One of the most attractive things about Nordic skiing is that you can do it anywhere there is snow: your front yard, an open field, or, of course, many miles of available trails in county, state and federal parkland. The Blue Mountain Lakes area of the Delaware Water Gap National Recreation Area, located along the Flatbrook-Stillwater Road atop the Kittatinny Ridge, offers approximately 10 miles of trails maintained for skiers in cooperation with the New Jersey Nordic Ski Club. Trails are marked with directional signs, and interpretive signs will help you identify tracks made by wildlife. Several state parks also offer good skiing, such as the areas in Waywayanda State Park and Mahlon Dickinson Reservation. Both areas also have high elevation and offer moderate trails. There are no fees for skiing at these areas., but they offer limited or no facilities, other than parking lots. Food, beverages, and warmth must be provided by the skier.
If you want groomed trails, you can ski at Fairview Lake YMCA Camp (973/383-9282), a few miles west of Stillwater. Twelve miles of groomed trails (you have two packed, grooved channels to follow which allow easier gliding), color coded according to difficulty, wind through 600 acres of woods and fields, including loops around and over the lake. There is a ski lodge, lounge, cabin accommodations and ski rentals available for anyone from 3 years old on up.
The Ski Center at High Point State Park, offers 16 kilometers of trails groomed for classical techniques and 40-50km of "make your own" back country trails through the remainder of the park's 14,000 acres. The facility's location at the state's highest point, 1803 feet above sea level, promises temperatures 5-10 degrees lower than at other nearby ski areas; conditions likely to yield a longer season and better snow. And if that's not enough, High Point has state-of-the-art snowmaking equipment so that, barring the most bizarre weather, novices and experts can be assured of compliant skiing conditions, probably through March.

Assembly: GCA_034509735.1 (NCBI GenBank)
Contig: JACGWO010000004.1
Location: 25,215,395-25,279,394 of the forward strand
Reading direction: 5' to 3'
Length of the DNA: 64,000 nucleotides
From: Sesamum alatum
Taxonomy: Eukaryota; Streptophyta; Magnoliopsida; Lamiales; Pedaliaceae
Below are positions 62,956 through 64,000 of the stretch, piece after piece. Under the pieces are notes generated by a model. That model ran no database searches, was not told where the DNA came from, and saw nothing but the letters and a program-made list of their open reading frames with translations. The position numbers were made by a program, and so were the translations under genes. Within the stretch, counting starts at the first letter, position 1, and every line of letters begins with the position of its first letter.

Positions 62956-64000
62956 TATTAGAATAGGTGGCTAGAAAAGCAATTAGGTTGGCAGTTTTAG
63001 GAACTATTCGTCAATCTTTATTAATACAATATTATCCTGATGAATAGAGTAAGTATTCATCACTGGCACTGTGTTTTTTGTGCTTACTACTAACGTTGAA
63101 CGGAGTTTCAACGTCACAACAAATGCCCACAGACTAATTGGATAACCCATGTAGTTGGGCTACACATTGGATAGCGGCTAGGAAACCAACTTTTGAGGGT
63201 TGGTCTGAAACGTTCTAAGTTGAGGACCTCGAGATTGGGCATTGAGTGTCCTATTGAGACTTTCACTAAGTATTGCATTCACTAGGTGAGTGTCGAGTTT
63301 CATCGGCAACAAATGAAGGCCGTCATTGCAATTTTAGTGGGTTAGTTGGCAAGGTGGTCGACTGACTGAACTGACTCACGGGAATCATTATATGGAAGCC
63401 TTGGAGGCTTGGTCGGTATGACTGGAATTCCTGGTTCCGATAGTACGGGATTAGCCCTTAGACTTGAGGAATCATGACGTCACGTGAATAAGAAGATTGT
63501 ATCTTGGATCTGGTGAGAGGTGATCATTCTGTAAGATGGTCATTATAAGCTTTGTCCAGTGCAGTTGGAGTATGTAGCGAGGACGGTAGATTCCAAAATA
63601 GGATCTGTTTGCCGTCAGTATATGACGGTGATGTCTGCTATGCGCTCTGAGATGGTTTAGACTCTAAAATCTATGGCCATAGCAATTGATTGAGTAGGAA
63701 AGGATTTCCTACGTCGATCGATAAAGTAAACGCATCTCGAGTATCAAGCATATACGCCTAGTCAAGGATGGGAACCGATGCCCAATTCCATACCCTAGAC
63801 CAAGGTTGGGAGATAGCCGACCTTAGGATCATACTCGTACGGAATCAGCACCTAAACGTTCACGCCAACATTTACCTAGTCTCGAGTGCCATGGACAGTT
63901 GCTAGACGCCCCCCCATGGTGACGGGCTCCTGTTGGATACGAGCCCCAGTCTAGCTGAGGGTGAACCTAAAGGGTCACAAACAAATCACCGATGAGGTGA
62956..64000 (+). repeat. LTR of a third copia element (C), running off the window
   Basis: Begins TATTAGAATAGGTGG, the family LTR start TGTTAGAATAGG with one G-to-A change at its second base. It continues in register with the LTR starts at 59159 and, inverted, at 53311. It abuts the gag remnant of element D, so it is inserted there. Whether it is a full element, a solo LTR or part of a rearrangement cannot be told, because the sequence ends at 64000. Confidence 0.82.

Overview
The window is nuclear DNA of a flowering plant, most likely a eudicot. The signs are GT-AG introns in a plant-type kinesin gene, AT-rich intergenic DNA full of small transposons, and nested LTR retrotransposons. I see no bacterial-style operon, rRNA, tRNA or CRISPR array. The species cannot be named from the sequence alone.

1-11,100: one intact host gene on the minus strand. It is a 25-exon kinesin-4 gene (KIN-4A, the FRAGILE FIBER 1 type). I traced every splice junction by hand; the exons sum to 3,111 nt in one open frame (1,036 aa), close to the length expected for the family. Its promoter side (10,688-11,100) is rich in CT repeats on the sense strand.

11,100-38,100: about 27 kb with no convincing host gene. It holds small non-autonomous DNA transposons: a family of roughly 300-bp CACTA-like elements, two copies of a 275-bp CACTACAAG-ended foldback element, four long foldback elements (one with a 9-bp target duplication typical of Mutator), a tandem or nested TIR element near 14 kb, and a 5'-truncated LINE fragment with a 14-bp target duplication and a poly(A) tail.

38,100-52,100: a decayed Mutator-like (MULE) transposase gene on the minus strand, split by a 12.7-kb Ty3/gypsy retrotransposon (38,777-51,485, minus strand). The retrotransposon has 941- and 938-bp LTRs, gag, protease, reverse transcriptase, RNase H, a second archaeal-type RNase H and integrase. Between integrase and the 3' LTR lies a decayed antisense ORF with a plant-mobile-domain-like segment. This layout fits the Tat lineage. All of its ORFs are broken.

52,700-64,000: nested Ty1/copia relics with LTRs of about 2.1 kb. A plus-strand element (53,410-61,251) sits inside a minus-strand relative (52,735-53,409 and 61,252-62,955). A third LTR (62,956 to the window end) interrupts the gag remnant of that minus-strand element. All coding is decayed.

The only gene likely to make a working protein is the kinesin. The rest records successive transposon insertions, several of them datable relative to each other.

The trails are manicured and maintained by machines similar to those used in the winter Olympics. A lodge overlooks beautiful Lake Marcia just beneath the familiar High Point Monument and offers a complete kitchen, a fireplace and an adjoining shop for equipment sales and rentals. Trails begin a few steps from the patio from which skiers can embark upon journeys of variable duration and challenge. Lessons are available from members of the Professional Ski Instructors of America, and you can rent a pair skis expertly prepared for the conditions of the day. The Ski Center is open seven days a week from 8-4 (973/702-1222).
The New Jersey Nordic Ski Club , founded in 1973, focuses exclusively on all aspects of cross-country. Joining provides contact with people with varying ranges of knowledge and skills who are willing to discuss their experiences with you.
Step Into Earth Science! Mining museum with underground mine tour and over 30 acres of indoor & outdoor displays and historical buildings. Recent additions include expanded fluorescent display at Thomas S. Warren Museum and the Million Dollar display at the Oreck Family Mineral Gallery. Gift shop with a collection of world wide minerals.
Pet friendly, AAA-rated motel offers all the comforts of home on seven country acres on a spectacular hillside location minutes from High Point State Park and Appalachian Trail. Cozy, warmly decorated rooms with up-to-your-door parking offer free Wi-Fi and flat-screen TVs, plus microwaves and minifridges. Kids age 12 and under stay for no extra charge.
Wilbur's is the perfect destination on a drive through the New Jersey countryside. British foods and candy, Yankee candles, wind chimes, pet-themed gifts, preserves, much more. Charming location in barn complex between Newton and Blairstown.
Peaches starting in July, home-grown fruits and vegetables, deli and home-made pies and baked goods. Pick your own apples, pears, and pumpkins in fall as well as our own cider. Pochuck Valley farm-raised pork and chicken.
Nine guestrooms, each with private bath, some with 2-person Jacuzzis and fireplaces. Queen and King-sized beds. Full buffet-style breakfast plus complementary 24-hour snacks and soft drinks. Free wireless connection, guest computer and printer available. Covered wrap-around porch with 2-person hammock and gardens for relaxing. Located 1 mile off I-80, 6 miles north of Chester and 8 miles south of Newton.